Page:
Oscar Pistorius vomited in the dock at his murder trial in South Africa as he heard graphic details of the injuries sustained by the girlfriend he fatally shot.
The testimony of Professor Gert Saayman, the pathologist who performed the post-mortem examination on Reeva Steenkamp’s body, was not broadcast or otherwise reported live, such as on Twitter, because of its explicit content, under an order from Judge Thokozile Masipa. However, the media were allowed to report the evidence without directly quoting the witness.
The double-amputee runner, hunched over on a bench, reacted to the description of Miss Steenkamp’s wounds by vomiting and retching repeatedly, prompting Mr Masipa to briefly halt the evidence to ask chief defence lawyer Barry Roux to attend to his client. A bucket was placed at his feet.
Prof Saayman referred to photos that were not shown to the gallery as he described bullet wounds on Miss Steenkamp’s body, one to the right side of the head, one to the right arm and one to the right hip area.
He also described exit wounds caused by the bullets and other abrasions and discolouration of the skin, consistent with the impact of a bullet fired through a wooden object such as a door.
There was another wound on one of Miss Steenkamp’s hands.
Miss Steenkamp, a model, was wearing a pair of sports shorts and a black vest when she was shot, Prof Saayman said.
Pistorius, the first amputee to run in the Olympics, is on trial at the high court in Pretoria charged with premeditated murder over the shooting of Miss Steenkamp, 29, before dawn on 14 February, 2013.
Pistorius, 27, says the killing was accidental. He claims he thought his girlfriend was a dangerous intruder when he shot her through the door of a toilet cubicle in his home.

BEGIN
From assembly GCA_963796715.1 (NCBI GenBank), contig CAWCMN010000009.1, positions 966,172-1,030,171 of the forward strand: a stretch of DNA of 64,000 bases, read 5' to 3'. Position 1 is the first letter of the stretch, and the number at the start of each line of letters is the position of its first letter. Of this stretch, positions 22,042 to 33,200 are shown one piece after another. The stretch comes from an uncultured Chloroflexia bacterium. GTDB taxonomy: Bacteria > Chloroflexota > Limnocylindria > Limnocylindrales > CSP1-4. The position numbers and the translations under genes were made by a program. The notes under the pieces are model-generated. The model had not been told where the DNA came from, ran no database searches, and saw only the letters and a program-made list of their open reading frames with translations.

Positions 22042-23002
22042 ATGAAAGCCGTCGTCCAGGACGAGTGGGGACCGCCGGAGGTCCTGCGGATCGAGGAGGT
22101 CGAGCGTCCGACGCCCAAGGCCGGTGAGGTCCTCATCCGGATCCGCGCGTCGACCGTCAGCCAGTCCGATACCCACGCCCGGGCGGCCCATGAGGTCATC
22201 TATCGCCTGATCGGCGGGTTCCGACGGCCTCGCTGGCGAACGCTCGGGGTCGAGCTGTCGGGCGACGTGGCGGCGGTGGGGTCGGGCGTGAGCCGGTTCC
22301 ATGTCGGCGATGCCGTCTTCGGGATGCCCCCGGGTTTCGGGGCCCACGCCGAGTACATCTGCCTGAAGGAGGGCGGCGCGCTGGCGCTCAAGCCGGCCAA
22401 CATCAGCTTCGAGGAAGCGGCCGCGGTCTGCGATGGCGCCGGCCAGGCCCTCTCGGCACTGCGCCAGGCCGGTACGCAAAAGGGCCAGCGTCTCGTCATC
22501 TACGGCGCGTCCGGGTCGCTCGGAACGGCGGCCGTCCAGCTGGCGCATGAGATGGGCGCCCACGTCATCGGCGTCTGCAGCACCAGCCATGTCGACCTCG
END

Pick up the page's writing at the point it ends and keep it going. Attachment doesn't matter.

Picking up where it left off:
A security guard who said he spoke with Pistorius soon after the shooting of Miss Steenkamp was challenged by the defence yesterday about his recollection of the sequences of the events that night.
The sequence is important for the defence because, if it can prove Pistorius called security first, it could support the contention he was seeking help as quickly as possible.
The guard, Pieter Baba, had earlier told the court he called Pistorius and was told “everything is fine” on the telephone. Mr Baba said Pistorius then called him back moments later, did not speak, was crying and the second call then ended.
Mr Baba said he was responding to neighbours’ reports of gunshots at Pistorius’s home after 3am on Valentine’s Day last year. He drove with a fellow guard to Pistorius’s villa and called from outside the house.
Mr Baba’s statement that he called Pistorius first could back the prosecution’s case that the killing was premeditated, and that Pistorius was trying, at least initially, to conceal what he had done.
But yesterday, Mr Roux said call records showed Pistorius called security first, but could not speak because he was “indeed crying”.
“I’m the one who called him first,” Mr Baba insisted.
Before the judge’s media order, prosecutor Gerrie Nel, supported by Mr Roux, said Prof Saayman’s testimony would have an “explicitly graphic nature” and should not be shown around the world. The judge announced a ban on live audio and video broadcasting, and extended the order to live reporting on social media and blogs.
Proceedings can be partly televised and the audio can be broadcast in its entirety under a judge’s pre-trial order that sought to balance the right to a fair trial with the intense public interest in the case and the principle of open justice. Some witnesses can choose not to have their face shown on television.
Mr Masipa had extended that order, saying “private witnesses are more vulnerable than public figures” and that still photographs of witnesses who requested some discretion could not be published or disseminated for the duration of the trial, even if they were obtained from sources outside the court. This followed the publication in a South African media outlet of a photo of a witness whose image was lifted from a publicly accessible website.
The trial continues.